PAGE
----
There are signs that the message is breaking through. Half of Americans now rank climate as a top political priority, up from roughly one-third in 2016, and three out of four now describe climate change as either “a crisis” or “a major problem.” This year, Democratic caucusgoers in Iowa, where tens of thousands of acres of farmland flooded in 2019, ranked climate second only to health care as an issue. A poll by researchers at Yale and George Mason Universities found that even Republicans’ views are shifting: One in three now think climate change should be declared a national emergency.

Policymakers, having left America unprepared for what’s next, now face brutal choices about which communities to save — often at exorbitant costs — and which to sacrifice. Their decisions will almost inevitably make the nation more divided, with those worst off relegated to a nightmare future in which they are left to fend for themselves. Nor will these disruptions wait for the worst environmental changes to occur. The wave begins when individual perception of risk starts to shift, when the environmental threat reaches past the least fortunate and rattles the physical and financial security of broader, wealthier parts of the population. It begins when even places like California’s suburbs are no longer safe.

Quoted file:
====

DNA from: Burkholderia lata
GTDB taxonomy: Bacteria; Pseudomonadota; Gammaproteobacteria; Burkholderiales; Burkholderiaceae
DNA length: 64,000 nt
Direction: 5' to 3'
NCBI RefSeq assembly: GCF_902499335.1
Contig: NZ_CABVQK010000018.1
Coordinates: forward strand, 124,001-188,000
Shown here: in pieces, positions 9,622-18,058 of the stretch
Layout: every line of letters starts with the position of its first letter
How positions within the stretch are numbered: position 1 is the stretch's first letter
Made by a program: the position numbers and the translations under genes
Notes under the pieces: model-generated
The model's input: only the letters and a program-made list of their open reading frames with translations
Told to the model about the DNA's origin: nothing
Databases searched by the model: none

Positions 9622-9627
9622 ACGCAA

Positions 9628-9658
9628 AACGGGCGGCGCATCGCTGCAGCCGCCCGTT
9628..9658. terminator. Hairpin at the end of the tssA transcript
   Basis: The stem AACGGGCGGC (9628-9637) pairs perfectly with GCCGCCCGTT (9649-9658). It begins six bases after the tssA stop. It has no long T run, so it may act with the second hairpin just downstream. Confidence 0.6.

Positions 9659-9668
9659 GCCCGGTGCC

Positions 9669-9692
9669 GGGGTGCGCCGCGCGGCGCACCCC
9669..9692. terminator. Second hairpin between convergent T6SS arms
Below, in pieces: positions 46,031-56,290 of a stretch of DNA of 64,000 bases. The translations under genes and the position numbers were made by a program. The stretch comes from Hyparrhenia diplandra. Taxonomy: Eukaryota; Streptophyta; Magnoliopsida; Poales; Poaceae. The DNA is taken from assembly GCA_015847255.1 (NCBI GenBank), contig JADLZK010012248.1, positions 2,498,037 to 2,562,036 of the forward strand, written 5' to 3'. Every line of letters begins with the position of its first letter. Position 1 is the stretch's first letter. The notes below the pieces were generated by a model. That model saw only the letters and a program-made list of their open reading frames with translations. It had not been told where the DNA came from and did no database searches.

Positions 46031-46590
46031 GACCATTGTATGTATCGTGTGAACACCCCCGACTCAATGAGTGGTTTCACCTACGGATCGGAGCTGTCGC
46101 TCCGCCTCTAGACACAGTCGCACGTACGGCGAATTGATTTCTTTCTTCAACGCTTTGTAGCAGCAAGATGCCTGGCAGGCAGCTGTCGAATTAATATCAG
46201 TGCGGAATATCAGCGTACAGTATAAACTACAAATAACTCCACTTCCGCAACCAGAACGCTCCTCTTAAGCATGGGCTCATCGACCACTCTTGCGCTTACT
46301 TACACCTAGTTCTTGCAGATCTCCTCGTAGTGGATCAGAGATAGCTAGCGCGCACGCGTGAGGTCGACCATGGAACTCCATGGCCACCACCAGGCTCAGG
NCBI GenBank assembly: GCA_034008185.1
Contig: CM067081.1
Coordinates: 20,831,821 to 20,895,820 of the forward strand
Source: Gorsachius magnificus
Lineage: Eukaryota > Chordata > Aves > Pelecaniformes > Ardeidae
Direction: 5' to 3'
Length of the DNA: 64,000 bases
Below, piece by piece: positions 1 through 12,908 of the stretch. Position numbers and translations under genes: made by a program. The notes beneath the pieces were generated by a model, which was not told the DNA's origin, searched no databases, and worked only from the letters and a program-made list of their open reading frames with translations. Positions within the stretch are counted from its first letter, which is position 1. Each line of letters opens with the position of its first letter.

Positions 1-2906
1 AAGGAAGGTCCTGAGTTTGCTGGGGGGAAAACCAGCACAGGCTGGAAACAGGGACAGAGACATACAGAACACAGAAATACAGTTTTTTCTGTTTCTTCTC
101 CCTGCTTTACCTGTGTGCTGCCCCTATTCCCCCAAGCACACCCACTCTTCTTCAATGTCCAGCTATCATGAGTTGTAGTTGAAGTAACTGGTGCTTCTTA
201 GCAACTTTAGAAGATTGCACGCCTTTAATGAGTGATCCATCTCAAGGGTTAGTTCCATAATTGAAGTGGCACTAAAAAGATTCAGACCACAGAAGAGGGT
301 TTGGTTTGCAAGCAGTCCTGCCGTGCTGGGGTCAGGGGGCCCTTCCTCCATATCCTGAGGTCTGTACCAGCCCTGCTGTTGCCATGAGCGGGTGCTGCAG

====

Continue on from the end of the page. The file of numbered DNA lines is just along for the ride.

It has already begun.

LAKE CHARLES, LA. A woman lost consciousness in a parking lot after Hurricane Laura left her without electricity or air-conditioning for several days.